Posts Tagged ‘free vs. subscription’

It was a big week in the world of online video, particularly among the biggest players. Amazon began posting information on new features it’s planning to add to its video-on-demand service, including a subscription plan. Netflix said it’s planning new features in conjunction with Facebook. And Hulu, a studio-backed site offering a limited range of television shows free of charge, said nearly 1 million people had registered for its relatively new subscription service.

All of this strikes me as clear evidence that more people are spending more and more time watching videos online, and want to integrate this viewing into the rest of their daily routines, which also include more time spent online.

It also reinforces our confidence that our FargoTube online video/music platform will continue to grow and thrive because FargoTube is an online video provider like these large media companies. FargoTube has an especially promising future because of its more extensive interactivity, which is aimed at independent musicians, video producers and their fans.

For me, the week’s most interesting piece of news was from NetFlix. The company, which dominates the U.S. DVD-by-mail market and has become one of the nation’s largest services for streaming Hollywood movies, hasn’t given much detail about the integration with Facebook, but I’m guessing it includes the ability to post movie ratings and comments to users’ Facebook pages, which NetFlix dialed back and then eliminated last year. It was a great feature and I hope it comes back, although it didn’t give users special access to artists the way FargoTube does.

A common thread in the news about these large online media services since last year is that they seem to be moving more and more aggressively onto each others’ turf. That makes me wonder whether any one of them will maintain the uniqueness it needs to retain customers, or whether price competition might hurt one or more of them.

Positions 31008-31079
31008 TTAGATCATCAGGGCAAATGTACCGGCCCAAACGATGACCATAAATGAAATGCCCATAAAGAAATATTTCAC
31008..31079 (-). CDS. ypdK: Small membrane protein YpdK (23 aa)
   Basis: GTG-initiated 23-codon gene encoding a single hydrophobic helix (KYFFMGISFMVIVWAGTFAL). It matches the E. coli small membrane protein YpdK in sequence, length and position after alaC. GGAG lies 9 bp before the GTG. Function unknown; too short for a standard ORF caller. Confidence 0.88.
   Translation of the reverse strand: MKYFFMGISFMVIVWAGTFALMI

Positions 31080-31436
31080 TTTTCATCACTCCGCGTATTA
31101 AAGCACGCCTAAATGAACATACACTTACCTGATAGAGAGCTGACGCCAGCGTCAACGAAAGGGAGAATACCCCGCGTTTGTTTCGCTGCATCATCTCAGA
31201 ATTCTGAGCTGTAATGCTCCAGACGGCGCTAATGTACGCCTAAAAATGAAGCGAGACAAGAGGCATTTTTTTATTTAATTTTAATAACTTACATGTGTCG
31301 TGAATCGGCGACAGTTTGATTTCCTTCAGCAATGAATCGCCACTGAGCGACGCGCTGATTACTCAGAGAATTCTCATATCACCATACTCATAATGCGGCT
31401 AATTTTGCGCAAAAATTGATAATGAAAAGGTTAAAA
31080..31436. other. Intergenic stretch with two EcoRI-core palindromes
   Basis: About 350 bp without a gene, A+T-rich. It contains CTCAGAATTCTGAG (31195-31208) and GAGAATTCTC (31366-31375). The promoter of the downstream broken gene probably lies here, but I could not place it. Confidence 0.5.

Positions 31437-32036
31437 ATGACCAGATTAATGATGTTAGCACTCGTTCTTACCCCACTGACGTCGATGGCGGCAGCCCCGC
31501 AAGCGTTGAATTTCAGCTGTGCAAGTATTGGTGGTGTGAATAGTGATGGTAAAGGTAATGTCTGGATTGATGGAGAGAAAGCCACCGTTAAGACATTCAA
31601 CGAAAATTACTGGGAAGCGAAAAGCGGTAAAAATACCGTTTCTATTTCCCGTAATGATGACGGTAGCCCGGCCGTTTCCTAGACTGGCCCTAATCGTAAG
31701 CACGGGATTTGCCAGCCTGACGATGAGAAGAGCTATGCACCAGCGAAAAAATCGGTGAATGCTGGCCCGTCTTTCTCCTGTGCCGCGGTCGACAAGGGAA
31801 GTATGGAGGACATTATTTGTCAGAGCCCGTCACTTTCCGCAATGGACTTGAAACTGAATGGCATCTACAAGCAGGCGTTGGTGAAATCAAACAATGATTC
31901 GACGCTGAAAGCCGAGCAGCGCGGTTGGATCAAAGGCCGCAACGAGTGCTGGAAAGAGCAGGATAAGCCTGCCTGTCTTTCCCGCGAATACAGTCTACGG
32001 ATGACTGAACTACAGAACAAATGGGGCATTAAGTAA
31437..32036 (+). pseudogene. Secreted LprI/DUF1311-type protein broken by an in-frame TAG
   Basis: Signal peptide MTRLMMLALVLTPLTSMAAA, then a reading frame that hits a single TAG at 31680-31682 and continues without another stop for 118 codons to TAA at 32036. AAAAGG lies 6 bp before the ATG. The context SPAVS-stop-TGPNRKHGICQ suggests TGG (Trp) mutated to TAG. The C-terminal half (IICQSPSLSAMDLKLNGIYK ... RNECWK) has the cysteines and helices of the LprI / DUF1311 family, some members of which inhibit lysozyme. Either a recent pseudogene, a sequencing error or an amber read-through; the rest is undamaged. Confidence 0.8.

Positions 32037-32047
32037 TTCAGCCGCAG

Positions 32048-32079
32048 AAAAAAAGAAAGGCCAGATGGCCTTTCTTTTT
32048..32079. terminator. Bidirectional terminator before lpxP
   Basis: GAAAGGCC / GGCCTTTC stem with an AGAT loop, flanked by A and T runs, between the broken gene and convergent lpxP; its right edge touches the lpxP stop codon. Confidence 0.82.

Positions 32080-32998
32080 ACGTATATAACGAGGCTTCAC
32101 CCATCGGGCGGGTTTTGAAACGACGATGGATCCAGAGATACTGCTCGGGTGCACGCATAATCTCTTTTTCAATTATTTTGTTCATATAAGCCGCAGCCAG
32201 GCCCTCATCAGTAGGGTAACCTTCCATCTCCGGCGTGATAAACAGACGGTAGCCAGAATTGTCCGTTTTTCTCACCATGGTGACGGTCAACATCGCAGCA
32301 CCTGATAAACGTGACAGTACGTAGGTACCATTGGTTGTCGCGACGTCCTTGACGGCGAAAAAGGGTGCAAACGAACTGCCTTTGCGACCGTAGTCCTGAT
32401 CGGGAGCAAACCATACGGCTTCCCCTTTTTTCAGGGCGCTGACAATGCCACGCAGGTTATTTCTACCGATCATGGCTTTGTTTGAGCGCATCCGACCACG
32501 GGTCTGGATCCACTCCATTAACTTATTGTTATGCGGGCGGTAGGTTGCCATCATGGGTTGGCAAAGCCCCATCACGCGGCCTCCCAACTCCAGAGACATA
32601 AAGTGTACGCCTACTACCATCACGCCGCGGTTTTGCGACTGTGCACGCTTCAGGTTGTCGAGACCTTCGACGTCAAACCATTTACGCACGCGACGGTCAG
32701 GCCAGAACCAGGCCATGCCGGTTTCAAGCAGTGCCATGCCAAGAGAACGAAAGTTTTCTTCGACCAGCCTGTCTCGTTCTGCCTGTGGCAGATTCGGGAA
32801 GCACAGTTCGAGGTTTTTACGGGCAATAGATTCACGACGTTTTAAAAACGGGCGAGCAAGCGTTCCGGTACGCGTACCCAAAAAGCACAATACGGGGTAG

In contrast, FargoTube’s unique format, the social networks centered on its entertainment content – and the resulting digital marketplace experience – are features that aren’t available anywhere else. As using the Internet and enjoying entertainment media become more and more synonymous, FargoTube is right at the intersection of creativity, commerce and fun.

A survey published last week by the Pew Internet & American Life Project found that 65 percent of internet users in the U.S. have paid for news, entertainment and/or other digital media.

That’s crucial for FargoTube because it strongly reinforces our belief that musicians, filmmakers and other content owners deserve to be compensated for their creations that are distributed online just as they’re compensated for tangible products such as CDs and DVDs. More importantly, this is evidence that content owners can profit from their works, which is the central premise of the FargoTube business model. Artists don’t have to post their videos and music for free consumption, merely as an attempt to steer fans to their discs and live performances, and they don’t have to rely on ad-funded sites like YouTube, which share a far smaller portion of their revenue than the 70 percent that FargoTube shares.

The Pew report has drawn extensive news coverage in the last few days, both on tech blogs and in the mainstream media.

This was the first time that Pew surveyed Americans’ spending on online media, but I think it’s safe to assume that 65 percent is a big jump from a couple of years ago. (Taking into account that a quarter of the people in the survey don’t use the internet, only 49 percent of Americans buy online content. That percentage has also surely grown quickly and will continue to do so.)

I think people are becoming more willing to pay for digital content for two main reasons. First, they’re spending more of their time online. It’s worth the investment to them because they know they’ll either be at their computer or have an appropriately equipped mobile device on hand at the moment they want to listen to the music, watch the video or play the game that they download.

The second big reason is that individual online content providers and distributors are differentiating themselves from one another, thanks partly to faster internet connection speeds. They offer a wide range of interactive features, including many that were impossible in the days of dial-up and even DSL. Internet users can no longer drift away to a different site that has exactly the same content and presentation.

I think FargoTube is a great example of this differentiation, especially in terms of presentation. FargoTube’s social-networking format is unique among online video platforms. Subscribers to a FargoTube fan site can interact with each other and with the bands, authors and filmmakers whose works they buy. Subscribers can share their own videos of concert footage with one another and even sell that footage, subject to the approval of the content owner behind the fan site.